and the young history teacher inspired her

March is Women’s History Month, today we honor Somali–British writer, poet, editor and teacher @warsanshires has inspired many with her pen. The Kenyan-born U.K. immigrant released her book of poetry in 2011, titled Teaching My Mother How To Give Birth.

Warsan has read her work that documents narratives of journey and trauma internationally, including readings in South Africa, Italy and Germany, and her poetry has been translated into Italian, Spanish and Portuguese. She became the first Young Poet Laureate for London and has received the Brunel University London’s African Poetry Prize, chosen from a shortlist of six candidates out of a total 655 entries.

CHECK out her work here: 


Evelyn Boyd Granville Mathematician

Ms. Granville is also featured in the book: Sisters in Science: Conversations with Black Women Scientists on Race, Gender and Their Passion for Science;

She was one of the first black women to get her doctorate in Mathematics and she is professor emerita at California State University.

Here are snippets from her interview:

On how she first became interested in science:

I loved science. It came naturally. I also loved mathematics. When I went to college I studied astronomy and physics. Both of these subjects are mathematical in nature. 

On whether there was someone special who encouraged her early on in science:

No there was no one special, but my family supported me in going to college. I grew up in Washington DC… the support the students received was enormous. You got good training and support. You were strongly encouraged by your teachers. Even though it was a segregated system you got excellent support. You got the cream of the crop in terms of teachers.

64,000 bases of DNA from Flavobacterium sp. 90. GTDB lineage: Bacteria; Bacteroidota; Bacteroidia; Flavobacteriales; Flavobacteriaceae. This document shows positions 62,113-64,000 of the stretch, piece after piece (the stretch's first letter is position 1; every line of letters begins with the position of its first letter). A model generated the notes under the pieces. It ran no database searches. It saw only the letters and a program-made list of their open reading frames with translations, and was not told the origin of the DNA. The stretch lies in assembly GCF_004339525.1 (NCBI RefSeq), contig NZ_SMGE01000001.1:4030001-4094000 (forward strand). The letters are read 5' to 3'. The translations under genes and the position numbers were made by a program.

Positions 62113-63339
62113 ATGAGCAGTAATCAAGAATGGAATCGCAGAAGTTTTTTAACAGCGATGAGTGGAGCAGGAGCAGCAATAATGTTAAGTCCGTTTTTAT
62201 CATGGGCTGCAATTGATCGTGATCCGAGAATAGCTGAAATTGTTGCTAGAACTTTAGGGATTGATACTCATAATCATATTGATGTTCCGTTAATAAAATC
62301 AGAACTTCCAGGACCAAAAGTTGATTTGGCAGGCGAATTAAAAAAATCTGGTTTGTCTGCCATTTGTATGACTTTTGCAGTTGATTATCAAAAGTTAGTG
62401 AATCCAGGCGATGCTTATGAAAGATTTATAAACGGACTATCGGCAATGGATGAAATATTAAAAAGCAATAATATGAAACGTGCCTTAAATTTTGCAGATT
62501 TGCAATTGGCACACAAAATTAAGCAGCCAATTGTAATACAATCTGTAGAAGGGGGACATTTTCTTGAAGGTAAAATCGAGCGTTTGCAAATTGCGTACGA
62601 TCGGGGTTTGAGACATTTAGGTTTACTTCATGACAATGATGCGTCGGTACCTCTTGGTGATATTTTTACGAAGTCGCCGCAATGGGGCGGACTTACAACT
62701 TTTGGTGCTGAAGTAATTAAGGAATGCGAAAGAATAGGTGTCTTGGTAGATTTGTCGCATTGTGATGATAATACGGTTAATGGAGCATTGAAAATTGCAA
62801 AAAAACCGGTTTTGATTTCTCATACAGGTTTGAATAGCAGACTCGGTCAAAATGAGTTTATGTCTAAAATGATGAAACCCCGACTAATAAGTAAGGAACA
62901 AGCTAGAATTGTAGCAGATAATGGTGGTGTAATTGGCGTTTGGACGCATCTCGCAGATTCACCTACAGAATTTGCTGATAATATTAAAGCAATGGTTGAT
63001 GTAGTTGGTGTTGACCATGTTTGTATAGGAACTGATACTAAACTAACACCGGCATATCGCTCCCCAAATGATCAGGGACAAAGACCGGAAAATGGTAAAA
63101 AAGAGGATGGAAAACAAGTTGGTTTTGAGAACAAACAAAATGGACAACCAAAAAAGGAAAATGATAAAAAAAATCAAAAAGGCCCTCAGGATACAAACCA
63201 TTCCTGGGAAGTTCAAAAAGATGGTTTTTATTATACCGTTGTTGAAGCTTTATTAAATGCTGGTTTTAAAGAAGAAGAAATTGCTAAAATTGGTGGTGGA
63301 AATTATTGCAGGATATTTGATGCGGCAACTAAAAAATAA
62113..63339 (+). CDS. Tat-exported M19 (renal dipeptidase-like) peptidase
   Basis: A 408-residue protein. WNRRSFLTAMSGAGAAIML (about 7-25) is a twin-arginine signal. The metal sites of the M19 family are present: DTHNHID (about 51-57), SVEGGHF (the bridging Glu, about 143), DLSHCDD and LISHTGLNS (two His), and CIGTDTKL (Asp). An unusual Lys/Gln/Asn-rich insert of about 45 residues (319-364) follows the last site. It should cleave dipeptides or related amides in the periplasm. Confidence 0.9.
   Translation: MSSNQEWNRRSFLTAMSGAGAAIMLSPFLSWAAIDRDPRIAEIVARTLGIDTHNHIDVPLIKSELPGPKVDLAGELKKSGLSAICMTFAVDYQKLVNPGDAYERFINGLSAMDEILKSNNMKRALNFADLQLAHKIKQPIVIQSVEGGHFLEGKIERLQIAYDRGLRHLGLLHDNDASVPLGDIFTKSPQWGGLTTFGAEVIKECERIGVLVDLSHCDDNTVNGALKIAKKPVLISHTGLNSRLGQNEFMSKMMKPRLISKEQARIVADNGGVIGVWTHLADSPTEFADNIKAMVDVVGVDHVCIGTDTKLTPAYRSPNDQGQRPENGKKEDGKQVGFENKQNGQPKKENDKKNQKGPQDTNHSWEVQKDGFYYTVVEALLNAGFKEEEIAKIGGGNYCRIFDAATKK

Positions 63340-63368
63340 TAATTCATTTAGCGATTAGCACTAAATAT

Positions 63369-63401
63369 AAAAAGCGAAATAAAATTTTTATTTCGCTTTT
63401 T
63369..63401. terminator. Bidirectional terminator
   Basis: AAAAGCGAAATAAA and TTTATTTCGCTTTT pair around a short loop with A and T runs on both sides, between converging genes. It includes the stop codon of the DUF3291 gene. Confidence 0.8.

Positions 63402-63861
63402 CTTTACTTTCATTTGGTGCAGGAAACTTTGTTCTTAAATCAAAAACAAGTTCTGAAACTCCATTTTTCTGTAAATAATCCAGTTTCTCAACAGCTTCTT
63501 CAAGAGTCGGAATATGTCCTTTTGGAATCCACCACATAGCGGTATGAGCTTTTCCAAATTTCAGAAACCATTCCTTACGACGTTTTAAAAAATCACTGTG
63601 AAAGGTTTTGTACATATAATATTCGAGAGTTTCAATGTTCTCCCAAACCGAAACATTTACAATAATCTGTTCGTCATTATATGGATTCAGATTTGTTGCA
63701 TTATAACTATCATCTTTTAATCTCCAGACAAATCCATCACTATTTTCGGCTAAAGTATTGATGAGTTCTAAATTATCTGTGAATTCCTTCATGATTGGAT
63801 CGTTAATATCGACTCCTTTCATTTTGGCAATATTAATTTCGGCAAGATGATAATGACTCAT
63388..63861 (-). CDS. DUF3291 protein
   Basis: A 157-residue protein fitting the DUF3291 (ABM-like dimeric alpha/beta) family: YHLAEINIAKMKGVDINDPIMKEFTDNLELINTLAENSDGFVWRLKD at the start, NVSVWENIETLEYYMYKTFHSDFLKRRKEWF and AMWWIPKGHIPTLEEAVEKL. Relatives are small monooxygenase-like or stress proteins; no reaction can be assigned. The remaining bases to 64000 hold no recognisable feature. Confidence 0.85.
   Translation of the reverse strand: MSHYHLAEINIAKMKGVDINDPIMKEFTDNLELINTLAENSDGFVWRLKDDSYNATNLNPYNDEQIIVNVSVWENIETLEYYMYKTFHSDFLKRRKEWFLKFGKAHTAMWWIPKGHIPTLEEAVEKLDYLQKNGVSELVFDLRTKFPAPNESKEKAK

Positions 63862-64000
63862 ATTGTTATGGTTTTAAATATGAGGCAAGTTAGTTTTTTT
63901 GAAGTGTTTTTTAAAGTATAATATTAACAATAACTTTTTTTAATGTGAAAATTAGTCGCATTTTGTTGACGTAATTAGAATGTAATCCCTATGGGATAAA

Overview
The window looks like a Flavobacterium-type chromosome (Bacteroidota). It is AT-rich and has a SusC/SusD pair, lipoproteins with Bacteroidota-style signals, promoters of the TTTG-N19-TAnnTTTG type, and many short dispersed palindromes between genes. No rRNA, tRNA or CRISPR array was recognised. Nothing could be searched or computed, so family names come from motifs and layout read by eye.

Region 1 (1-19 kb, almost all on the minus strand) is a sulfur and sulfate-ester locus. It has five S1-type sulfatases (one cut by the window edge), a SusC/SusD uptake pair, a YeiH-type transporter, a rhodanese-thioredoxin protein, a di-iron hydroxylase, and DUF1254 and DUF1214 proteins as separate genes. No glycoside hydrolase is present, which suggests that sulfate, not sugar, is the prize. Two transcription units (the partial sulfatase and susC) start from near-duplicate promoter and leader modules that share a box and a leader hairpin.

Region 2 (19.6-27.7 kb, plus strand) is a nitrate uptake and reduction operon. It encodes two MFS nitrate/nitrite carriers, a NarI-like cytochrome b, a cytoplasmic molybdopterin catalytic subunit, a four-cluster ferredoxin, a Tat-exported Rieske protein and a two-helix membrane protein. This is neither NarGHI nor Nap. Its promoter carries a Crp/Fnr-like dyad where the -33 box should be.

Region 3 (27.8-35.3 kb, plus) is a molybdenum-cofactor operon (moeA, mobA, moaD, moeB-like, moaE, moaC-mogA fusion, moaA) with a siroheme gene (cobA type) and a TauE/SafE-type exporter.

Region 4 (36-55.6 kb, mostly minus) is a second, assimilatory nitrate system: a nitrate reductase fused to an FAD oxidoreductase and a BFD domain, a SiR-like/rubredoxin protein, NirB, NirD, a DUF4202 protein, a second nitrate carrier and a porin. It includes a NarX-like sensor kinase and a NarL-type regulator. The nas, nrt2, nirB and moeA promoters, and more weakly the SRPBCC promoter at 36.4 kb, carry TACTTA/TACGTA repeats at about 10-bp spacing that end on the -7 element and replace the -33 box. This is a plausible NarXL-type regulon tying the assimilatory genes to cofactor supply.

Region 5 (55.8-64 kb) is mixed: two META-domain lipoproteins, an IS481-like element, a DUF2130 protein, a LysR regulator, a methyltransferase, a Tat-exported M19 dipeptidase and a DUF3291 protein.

On the research she carried out during her career:

I worked on a variety of research topics in both industry and academia over the years. At IBM I worked on developing programmes for the IBM 650 computer. We were responsible for writing computer programmes to track the paths of vehicles in space. … I also worked for NASA on the Apollo Project. I did research on trajectory analysis and orbital computations for the NASA programme.  

During my academic career, my focus shifted a bit to developing more effective teaching methods for students and teachers. I taught in several summer programmes for school teachers…improving their skills in the classroom. Jason Frand and I also co-wrote a college textbook for usse in training elementary school teachers. 

On whats next: 

In 1998 I was invited by a public relations company in Houston for Dow Chemical to use my picture on an ad campaign for pioneers in science. That led to my being asked to visit middle schools in Texas to speak about Math Preparatory skills. That began in February 1998 (Black History Month). I travelled to Houston, Dallas and Beaumont, Texas and Shreveport, Loiusana to talk to elementary and middle school students, parents and teachers about the importance of studying Mathematics.

On what she thinks her greatest contribution to science will be or is?

…There were two young women that I taught at Fisk University That I believe I had an influence on: Vivenne Malone Mayes and Etta Zuber Falconer. If I made any contribution to science, it would be that I inspired them to become mathematicians. They both have doctorates in mathematics.